Sidecars still don't make much sense to motorcyclists, but as the motorcycle has become a purely recreational device, so too the three-wheeler has become a vehicle for fun. Harley-Davidson's example sure gives you a lot more fun for your $8000 than just a convenient place to park the groceries. This is an instant classic, the closest you can come to owning a newly-minted Pierce-Arrow. It's as much fun to look at as it is to ride in.

This sidecar amounts to nothing less than motorized sculpture. You've got broad-shouldered fenders with chrome trim. You've got reflectors and lights everywhere. You've got cast wheels and fat tires. There's two-tone paint. There's 12 square feet of chrome. There's Harley-Davidson badges and logos in every possible quarter. It looks larger than life, as if time had swept by and left it behind amongst Deusenbergs and other cars of the gilded age.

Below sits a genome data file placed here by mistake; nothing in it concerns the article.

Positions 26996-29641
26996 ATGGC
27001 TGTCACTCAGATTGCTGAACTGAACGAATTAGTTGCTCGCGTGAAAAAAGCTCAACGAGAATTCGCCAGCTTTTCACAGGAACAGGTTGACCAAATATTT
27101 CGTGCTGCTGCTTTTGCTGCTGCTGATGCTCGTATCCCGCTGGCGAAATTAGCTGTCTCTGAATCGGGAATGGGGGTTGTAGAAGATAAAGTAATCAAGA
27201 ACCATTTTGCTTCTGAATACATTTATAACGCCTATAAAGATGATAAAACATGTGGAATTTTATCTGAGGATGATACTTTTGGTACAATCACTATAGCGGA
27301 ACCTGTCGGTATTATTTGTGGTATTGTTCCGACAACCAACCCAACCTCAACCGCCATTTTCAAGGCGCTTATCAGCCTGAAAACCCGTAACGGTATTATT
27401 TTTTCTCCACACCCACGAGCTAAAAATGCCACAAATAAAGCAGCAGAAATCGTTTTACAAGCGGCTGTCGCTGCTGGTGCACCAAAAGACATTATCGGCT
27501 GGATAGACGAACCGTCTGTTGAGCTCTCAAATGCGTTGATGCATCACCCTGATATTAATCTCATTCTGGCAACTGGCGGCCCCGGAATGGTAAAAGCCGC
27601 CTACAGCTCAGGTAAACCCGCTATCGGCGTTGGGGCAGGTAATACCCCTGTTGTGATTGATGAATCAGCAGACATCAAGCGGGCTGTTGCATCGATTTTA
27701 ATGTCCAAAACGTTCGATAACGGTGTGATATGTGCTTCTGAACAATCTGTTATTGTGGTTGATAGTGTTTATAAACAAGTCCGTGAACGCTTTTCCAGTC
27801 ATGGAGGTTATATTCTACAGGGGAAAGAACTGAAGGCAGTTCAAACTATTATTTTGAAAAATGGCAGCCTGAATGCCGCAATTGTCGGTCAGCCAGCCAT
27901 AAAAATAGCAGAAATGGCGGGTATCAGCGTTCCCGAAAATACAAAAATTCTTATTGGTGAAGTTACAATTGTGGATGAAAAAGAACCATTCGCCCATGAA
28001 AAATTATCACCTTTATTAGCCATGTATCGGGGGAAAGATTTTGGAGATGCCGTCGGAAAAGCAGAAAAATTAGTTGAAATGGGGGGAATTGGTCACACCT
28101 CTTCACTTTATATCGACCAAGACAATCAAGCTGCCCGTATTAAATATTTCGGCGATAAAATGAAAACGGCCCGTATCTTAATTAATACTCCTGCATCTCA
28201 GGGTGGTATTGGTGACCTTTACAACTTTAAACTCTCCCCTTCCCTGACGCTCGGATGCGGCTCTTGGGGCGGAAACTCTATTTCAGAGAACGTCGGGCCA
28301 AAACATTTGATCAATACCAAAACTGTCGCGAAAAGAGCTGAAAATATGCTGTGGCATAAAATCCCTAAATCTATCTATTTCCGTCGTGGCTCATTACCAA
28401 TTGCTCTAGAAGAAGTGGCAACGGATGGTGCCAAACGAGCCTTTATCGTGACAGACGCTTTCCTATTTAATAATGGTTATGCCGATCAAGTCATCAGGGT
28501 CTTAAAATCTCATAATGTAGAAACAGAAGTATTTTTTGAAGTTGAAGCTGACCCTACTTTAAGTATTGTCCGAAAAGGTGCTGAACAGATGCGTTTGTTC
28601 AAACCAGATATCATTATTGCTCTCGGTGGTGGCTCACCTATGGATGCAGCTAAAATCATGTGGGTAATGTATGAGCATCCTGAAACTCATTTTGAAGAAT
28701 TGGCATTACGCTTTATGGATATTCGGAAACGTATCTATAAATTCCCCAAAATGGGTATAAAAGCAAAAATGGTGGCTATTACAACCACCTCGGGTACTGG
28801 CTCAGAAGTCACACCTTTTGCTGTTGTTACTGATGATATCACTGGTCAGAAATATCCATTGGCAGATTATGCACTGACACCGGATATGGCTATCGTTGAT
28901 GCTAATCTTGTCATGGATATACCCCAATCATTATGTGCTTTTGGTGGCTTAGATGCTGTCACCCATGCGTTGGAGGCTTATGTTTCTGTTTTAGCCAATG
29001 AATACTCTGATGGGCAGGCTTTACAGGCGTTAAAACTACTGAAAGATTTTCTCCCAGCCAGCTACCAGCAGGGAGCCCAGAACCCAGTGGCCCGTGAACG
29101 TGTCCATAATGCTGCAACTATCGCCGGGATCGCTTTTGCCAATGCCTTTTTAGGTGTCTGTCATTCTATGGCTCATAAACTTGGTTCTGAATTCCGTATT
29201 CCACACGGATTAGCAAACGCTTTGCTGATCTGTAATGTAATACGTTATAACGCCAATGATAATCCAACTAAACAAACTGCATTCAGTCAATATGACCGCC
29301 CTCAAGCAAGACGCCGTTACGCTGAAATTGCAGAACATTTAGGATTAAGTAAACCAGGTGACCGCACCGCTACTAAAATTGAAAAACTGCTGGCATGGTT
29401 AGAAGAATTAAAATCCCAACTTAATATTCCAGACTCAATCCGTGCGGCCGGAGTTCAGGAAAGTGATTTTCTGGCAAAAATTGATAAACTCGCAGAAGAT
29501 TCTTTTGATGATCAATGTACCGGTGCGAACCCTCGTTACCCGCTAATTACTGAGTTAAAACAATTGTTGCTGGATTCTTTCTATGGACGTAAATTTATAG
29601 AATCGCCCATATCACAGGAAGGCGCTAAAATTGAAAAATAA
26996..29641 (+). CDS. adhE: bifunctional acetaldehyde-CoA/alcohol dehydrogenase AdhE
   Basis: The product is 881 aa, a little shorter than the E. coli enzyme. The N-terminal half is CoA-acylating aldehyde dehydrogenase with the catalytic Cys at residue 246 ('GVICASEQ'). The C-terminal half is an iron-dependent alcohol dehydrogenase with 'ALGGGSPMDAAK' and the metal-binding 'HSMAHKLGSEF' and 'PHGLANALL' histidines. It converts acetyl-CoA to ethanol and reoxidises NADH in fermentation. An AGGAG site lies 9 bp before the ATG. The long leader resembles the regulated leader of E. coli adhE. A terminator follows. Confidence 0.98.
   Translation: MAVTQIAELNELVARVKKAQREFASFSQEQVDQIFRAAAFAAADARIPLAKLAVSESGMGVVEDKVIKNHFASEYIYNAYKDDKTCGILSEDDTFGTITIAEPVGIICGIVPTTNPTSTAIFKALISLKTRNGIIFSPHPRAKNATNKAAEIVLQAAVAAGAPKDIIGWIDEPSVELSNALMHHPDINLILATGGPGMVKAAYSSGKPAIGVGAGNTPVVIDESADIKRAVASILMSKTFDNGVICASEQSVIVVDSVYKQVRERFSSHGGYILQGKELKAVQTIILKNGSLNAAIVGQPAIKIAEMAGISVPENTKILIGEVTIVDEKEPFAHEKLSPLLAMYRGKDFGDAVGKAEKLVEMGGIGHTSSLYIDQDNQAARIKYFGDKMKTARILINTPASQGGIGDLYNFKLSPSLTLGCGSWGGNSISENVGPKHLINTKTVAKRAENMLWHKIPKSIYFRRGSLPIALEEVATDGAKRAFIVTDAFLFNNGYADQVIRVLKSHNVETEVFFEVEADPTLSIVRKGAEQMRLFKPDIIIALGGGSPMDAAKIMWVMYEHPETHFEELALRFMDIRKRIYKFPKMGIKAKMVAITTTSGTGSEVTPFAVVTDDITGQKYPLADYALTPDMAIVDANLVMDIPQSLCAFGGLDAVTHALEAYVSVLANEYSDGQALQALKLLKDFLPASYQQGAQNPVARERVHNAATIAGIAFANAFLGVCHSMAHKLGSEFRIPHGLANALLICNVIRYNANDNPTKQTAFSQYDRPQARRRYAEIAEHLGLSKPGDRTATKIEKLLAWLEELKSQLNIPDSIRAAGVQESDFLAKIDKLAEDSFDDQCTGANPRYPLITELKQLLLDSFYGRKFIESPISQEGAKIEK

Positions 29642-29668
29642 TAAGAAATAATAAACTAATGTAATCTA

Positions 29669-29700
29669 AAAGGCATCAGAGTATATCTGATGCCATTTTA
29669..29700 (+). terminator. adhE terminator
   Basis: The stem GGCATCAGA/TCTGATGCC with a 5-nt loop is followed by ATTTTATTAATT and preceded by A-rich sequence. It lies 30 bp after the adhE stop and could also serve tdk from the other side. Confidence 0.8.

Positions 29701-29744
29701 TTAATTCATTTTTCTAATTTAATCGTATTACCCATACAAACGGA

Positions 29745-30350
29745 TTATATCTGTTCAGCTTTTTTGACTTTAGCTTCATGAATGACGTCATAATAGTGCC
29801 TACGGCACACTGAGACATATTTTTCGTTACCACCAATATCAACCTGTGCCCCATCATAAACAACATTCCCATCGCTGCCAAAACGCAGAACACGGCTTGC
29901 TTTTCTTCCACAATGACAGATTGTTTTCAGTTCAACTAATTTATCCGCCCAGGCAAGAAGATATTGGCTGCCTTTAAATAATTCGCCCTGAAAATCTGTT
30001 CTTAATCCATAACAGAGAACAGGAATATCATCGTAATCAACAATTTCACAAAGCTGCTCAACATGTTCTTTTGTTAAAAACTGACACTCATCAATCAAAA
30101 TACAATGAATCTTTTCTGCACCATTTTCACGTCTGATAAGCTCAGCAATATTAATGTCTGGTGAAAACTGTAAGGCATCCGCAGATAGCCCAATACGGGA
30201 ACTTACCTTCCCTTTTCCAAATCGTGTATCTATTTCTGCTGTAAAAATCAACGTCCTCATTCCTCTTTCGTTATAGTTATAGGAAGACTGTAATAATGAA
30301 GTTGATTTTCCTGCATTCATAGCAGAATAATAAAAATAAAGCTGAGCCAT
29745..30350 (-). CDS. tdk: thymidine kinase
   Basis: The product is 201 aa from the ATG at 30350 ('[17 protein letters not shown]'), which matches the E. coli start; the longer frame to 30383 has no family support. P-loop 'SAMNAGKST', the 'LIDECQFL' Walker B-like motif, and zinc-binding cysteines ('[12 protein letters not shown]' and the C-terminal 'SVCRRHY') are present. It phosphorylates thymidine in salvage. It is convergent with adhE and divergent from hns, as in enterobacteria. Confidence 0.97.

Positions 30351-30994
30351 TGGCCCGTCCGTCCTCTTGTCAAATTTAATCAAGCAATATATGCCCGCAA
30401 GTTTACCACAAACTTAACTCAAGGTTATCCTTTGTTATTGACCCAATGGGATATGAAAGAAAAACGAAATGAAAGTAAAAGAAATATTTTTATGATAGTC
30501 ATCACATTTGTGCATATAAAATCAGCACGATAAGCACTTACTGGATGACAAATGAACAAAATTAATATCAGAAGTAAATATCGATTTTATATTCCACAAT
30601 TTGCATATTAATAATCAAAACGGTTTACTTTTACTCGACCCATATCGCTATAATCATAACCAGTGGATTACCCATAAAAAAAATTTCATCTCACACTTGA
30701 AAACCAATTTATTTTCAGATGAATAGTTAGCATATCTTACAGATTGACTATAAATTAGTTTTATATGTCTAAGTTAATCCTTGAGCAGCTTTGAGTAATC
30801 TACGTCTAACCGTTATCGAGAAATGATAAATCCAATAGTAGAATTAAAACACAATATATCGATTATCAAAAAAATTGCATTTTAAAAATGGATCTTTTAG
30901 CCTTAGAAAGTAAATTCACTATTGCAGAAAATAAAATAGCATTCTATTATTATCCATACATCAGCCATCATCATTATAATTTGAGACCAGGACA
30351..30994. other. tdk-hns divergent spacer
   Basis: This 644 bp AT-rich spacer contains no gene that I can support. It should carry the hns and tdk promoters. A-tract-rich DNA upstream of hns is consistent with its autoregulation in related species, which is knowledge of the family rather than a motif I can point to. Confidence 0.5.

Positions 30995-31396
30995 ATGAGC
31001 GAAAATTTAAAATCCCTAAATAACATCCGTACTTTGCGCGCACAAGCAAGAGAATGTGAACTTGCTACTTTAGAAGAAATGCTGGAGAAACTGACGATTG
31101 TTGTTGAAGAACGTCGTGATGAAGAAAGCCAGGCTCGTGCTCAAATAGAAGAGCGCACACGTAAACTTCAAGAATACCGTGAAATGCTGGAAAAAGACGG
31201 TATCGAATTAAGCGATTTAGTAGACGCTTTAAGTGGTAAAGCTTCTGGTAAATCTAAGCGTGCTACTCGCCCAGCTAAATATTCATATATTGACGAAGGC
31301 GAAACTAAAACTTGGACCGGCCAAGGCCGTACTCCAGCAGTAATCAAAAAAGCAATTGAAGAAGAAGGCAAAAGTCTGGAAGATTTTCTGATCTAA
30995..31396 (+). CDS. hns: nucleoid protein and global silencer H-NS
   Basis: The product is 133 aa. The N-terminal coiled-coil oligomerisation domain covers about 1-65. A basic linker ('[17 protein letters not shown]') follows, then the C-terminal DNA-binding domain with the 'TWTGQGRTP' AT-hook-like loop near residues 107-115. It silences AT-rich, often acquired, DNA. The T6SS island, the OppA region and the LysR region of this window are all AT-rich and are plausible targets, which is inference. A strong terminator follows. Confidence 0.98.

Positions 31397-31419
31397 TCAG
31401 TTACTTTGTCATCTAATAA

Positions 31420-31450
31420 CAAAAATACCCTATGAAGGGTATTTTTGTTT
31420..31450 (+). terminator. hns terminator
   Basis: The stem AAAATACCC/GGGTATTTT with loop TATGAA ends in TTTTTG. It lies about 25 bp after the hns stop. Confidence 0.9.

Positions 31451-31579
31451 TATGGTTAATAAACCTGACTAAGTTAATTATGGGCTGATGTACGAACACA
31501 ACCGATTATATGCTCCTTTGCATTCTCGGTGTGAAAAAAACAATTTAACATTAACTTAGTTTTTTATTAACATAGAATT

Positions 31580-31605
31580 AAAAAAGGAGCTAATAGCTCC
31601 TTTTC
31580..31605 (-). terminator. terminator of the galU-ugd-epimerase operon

The mechanical bits and pieces of this rig also recall a time when industrial design seemed less confused. These days a relentless emphasis on function demands that every piece perform several tasks. But during the simpler era in which the Harley was designed, each piece was intended toprovide just one function. So the CLE isn't cast from a single lump of metal, it's composed of lots of little pieces. There's chrome covers for the exhaust crossover, separate left and right turn signal controls, intricate linkage bits for the heel-and-toe shift lever, a chrome band and cap for the oil tank. And each piece has its own peculiar shape, as if components had been slowly added to a single motorcycle for 50 years.